One of the fun parts of genealogy is piecing together the clues we discover during our research and learning more of the story of our ancestors’ lives.
Here’s an interesting look, relying on old newspapers and U.S. government records, at the lives of Sargent Huse and his widow Huldah.
He first caught my eye when I ran across this interesting name in an 1818 obituary: “Captain Sargent.”
OK. So he was a captain, and his first name was Sargent. Given his age (dying at 78 in 1818), he was most probably a captain in the Revolutionary War. Let’s see what GenealogyBank can tell us about his military service.
Great genealogical find. This report tells us that Huse was born in 1740, died 26 January 1818, and was buried in the Town Cemetery in Greenland, New Hampshire. This old government record further tells us that he:
- Signed [the] Association Test in Epping, New Hampshire
- Was a lieutenant in Capt. Nathan Brown’s company in the Revolutionary War
- Was in Col. Jacob Gale’s Regiment in Rhode Island, August 1778
This old death notice confirms that the Revolutionary War soldier Huse died in Greenland, New Hampshire, and tells us that he was an “eminent” innkeeper.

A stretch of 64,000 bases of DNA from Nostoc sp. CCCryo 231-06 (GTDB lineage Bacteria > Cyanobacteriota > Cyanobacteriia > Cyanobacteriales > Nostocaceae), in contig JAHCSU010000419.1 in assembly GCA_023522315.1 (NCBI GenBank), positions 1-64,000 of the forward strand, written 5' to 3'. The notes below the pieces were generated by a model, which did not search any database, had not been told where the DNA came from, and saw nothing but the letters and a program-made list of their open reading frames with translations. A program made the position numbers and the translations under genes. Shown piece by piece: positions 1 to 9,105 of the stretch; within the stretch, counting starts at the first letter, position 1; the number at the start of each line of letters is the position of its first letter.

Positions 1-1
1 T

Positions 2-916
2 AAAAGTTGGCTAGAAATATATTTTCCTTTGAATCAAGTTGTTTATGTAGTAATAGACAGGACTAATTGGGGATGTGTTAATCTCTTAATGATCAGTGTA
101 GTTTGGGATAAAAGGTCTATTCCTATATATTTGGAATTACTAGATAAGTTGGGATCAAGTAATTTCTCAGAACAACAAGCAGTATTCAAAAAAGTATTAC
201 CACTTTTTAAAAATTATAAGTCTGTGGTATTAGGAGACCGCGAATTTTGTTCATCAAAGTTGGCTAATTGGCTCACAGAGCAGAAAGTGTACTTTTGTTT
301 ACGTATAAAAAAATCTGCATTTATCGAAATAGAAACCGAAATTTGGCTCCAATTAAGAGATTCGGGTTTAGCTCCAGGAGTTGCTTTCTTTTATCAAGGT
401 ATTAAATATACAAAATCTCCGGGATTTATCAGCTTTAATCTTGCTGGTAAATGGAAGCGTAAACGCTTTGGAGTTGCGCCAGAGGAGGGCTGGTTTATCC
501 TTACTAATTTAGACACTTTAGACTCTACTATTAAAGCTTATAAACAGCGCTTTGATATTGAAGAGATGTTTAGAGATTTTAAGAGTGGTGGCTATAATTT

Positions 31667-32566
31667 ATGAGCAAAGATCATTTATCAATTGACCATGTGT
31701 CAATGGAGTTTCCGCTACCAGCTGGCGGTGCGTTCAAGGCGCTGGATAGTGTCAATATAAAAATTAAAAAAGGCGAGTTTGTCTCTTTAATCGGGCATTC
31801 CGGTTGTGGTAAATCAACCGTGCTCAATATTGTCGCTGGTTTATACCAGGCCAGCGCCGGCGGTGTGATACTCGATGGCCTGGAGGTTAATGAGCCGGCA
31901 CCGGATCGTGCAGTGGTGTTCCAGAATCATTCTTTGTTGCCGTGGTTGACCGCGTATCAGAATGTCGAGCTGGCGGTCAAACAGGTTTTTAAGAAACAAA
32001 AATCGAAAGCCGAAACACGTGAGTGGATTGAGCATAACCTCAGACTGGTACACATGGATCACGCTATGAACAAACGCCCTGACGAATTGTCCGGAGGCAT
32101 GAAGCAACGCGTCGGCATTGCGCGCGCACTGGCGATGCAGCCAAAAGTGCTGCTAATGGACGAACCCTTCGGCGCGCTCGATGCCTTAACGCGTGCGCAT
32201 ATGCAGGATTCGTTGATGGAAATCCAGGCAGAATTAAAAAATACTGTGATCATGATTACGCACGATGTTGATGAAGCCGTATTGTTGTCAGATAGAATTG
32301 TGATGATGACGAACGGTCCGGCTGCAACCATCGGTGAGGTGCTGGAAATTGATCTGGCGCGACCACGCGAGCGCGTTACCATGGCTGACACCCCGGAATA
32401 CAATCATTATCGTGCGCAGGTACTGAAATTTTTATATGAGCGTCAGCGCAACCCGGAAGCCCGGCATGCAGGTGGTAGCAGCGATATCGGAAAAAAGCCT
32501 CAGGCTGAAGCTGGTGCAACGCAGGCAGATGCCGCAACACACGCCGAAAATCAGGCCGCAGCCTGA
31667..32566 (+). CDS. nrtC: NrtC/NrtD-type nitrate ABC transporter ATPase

By April 1818 proceedings were underway to probate his estate. His widow, Huldah Huse, placed a legal notice in the newspaper alerting all creditors and those owing money to the late Sargent Huse that notice and payments were now due.
Twenty-three years later, on 4 December 1841, we find that the widow Huldah Huse died at age 85 in this historical obituary.
By March of 1842 her home, “as pleasant if not the pleasantest there is in Greenland” was for sale—including the house, stable, a “never failing well of the best of water, and also an orchard of the best of grafted fruit, with about five acres of land.”
These brief lines in this old estate record give us a sense of the home Captain Sargent and Huldah Huse made for themselves—where they had lived, their industry, and their success.
The historical newspapers and U.S. government documents in GenealogyBank give us more of the story of our Revolutionary War ancestors’ lives—as well as an occasional chuckle, such as when we see this ad copy written to spin the best talking points of a property for sale!